CAMEROON

 
The Imam of Bamenda: "God is never on the side of those who kill;
it is urgent to open a path of dialogue"

Bamenda (Agenzia Fides) - "At the beginning we had a body made up of the leaders of all the religions present in the Anglophone regions of Cameroon, created to find a solution to what we have always defined as a 'senseless war'. The coordination with Cardinal Tumi was very fraternal and the Anglophone General Conference (AGC) met regularly to discuss the reasons behind the conflict and find ways of peace. The work was done in good faith for justice and peace. But the team failed to convince the two factions, who did not have enough faith in us. After the death of the Cardinal we lacked a leader, and at the moment there is no body that involves religious leaders and civil society, although we meet and talk regularly between Muslims, Catholics and Protestants. In Bamenda, capital of the Anglophone regions of Cameroon, Imam Tukur Mohammed Edi, head of the city's Central Mosque, confides to Agenzia Fides his concern over the prolonged conflict and his hope that the religious leaders, with their well-known unity of intentions, can play an even more decisive role for peace. The Muslim leader continues: "Recently, we had a meeting in Buea (the second largest city in the area, ed) to try to reorganize a body to deal with the situation, contacting the two factions and involving civil society, both here at home and in the diaspora. The conflict has brought us even closer together. Religious leaders and our respective believers are now one voice. In particular, here in Bamenda, Archbishop Nkea and I have very cordial relations, we work a lot together for coexistence". A few thousand Muslims reside in the Anglophone regions, and Islam is a minority religion with a strong and well-established representation. "For me, as an individual believer - the imam points out - it is essential to put the Koran before myself and ask myself what I would say in this or that situation. As Muslims, we do not in any way accept that murder, destruction, fighting can be the solution to problems, and ancient wisdom teaches us a simple but fundamental thing: when two factions are in dispute, it is decisive that whichever of the two calls a dialogue, the 'other does everything possible to consider it. To put an end to this very serious conflict, the factions must meet to discuss the roots of the crisis and find a point of agreement. God is never on the side of those who kill, of those who use violence; according to the tradition of the Koran, whoever kills one person kills the world, and whoever brings peace in a peaceful situation brings it to the whole world".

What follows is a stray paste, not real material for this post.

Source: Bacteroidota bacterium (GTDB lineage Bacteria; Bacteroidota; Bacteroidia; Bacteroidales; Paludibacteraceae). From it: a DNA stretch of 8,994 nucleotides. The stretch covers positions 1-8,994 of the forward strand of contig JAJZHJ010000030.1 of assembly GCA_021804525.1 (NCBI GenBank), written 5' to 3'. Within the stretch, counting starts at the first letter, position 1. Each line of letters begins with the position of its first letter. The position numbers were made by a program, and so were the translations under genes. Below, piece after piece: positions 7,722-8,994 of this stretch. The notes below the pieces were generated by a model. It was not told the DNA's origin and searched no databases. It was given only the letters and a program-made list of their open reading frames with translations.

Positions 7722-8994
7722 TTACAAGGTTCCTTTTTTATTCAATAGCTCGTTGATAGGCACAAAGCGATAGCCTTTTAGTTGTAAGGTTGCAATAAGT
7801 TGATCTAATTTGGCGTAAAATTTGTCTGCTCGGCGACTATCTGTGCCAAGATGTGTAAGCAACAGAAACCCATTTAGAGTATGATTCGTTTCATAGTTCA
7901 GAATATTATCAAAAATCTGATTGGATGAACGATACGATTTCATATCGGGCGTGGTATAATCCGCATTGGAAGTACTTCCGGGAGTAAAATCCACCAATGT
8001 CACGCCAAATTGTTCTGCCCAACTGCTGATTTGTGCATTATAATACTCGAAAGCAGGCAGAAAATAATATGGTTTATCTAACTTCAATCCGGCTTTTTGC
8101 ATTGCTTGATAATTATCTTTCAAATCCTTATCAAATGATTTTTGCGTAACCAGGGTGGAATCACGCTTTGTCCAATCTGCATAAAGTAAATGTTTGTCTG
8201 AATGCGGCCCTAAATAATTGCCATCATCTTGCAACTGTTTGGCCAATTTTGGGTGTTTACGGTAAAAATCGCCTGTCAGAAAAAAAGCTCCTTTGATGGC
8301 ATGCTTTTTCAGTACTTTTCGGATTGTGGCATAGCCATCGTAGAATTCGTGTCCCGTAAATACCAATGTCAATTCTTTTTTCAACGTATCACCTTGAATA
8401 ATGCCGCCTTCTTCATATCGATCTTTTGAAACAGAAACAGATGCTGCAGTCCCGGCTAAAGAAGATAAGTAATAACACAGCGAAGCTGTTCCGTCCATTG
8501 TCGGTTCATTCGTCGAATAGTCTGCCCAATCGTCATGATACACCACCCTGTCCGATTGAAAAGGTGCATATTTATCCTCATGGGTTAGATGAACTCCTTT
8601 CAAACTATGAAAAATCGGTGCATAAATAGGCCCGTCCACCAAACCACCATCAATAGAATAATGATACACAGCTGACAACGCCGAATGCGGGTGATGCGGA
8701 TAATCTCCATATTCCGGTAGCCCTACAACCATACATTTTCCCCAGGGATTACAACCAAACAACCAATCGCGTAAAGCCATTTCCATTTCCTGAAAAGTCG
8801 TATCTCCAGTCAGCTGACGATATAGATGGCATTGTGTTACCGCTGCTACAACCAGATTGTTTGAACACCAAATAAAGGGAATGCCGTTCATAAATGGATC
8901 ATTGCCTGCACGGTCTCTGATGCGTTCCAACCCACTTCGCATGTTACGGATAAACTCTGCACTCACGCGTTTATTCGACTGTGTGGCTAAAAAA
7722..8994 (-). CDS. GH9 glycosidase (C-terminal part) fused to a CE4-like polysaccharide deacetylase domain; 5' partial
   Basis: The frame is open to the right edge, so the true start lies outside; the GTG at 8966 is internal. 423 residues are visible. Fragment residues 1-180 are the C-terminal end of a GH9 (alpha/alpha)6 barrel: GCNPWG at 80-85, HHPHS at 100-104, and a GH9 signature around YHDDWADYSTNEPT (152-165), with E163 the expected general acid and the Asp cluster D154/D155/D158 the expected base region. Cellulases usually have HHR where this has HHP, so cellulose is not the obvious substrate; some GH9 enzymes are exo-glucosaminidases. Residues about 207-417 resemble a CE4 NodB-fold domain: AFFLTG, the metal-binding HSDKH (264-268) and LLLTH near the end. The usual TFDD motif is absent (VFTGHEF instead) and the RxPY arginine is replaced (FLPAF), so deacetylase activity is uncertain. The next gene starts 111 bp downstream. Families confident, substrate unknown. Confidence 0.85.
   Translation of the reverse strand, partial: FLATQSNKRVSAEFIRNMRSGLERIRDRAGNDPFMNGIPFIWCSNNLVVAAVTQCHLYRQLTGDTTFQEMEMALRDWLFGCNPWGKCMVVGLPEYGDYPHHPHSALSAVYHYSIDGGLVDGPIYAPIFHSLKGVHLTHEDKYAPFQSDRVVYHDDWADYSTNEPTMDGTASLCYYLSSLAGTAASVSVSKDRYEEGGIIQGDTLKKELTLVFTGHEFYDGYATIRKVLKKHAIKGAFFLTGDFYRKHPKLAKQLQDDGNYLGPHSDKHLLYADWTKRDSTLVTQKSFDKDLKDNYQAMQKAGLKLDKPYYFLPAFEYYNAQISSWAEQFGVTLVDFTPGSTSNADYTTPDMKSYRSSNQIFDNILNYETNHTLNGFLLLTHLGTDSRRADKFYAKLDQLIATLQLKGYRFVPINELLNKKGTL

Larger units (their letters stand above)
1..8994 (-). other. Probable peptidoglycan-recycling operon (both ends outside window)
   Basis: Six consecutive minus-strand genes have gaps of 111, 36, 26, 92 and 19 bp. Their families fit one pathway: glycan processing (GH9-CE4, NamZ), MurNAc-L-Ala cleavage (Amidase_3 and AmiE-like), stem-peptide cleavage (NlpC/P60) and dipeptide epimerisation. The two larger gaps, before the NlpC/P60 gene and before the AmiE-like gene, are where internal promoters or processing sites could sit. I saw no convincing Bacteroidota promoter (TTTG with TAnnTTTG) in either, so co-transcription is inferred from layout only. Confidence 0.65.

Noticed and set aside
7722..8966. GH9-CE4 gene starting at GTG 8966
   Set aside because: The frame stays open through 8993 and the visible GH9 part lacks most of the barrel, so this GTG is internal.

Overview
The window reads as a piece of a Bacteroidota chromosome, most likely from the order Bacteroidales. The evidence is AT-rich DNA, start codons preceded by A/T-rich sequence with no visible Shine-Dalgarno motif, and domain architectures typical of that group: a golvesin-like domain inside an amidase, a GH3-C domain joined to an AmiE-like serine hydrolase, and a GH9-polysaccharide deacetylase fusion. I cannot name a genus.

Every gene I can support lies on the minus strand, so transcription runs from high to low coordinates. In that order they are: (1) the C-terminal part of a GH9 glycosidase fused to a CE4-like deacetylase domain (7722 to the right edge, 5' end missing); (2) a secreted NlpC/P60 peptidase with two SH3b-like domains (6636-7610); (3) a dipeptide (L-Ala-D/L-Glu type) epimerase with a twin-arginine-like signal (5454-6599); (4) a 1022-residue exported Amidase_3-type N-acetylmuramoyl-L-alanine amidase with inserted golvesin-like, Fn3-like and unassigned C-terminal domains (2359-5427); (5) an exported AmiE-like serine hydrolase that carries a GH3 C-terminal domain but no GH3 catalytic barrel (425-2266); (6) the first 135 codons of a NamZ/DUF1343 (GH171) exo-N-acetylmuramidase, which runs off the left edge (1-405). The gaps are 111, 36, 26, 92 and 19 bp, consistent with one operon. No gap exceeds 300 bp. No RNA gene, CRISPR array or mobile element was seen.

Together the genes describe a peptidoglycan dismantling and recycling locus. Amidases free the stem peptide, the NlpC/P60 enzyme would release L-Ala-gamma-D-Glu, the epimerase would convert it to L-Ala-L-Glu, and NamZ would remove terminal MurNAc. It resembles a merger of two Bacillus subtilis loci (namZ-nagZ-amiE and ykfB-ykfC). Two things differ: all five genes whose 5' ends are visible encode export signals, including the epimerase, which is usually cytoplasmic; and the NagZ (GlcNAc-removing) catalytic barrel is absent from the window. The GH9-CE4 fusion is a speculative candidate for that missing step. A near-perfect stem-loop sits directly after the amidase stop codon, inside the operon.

The inhabitants of the Anglophone regions, explains the religious leader, feel frustrated because they are marginalized and considered as a "second class population" by the central government. Furthermore, for the past six years, they have been caught in the middle of a bitter conflict with armed separatist militias on one side and the regular army on the other. "There is a substantial inequality of treatment that makes us all feel discriminated against – he points out – without a real possibility of speaking. The agreements signed over the years have never been respected. Six years of crisis is really a long time. As religious leaders we are quite saddened: to see so many people die is appalling and we say 'enough violence'. Stop to discuss the roots of the problem: how many more people have to die or suffer before we sit around a table? We religious leaders will continue to work together, with hope and strength, for peace and justice".

Source: fides.org

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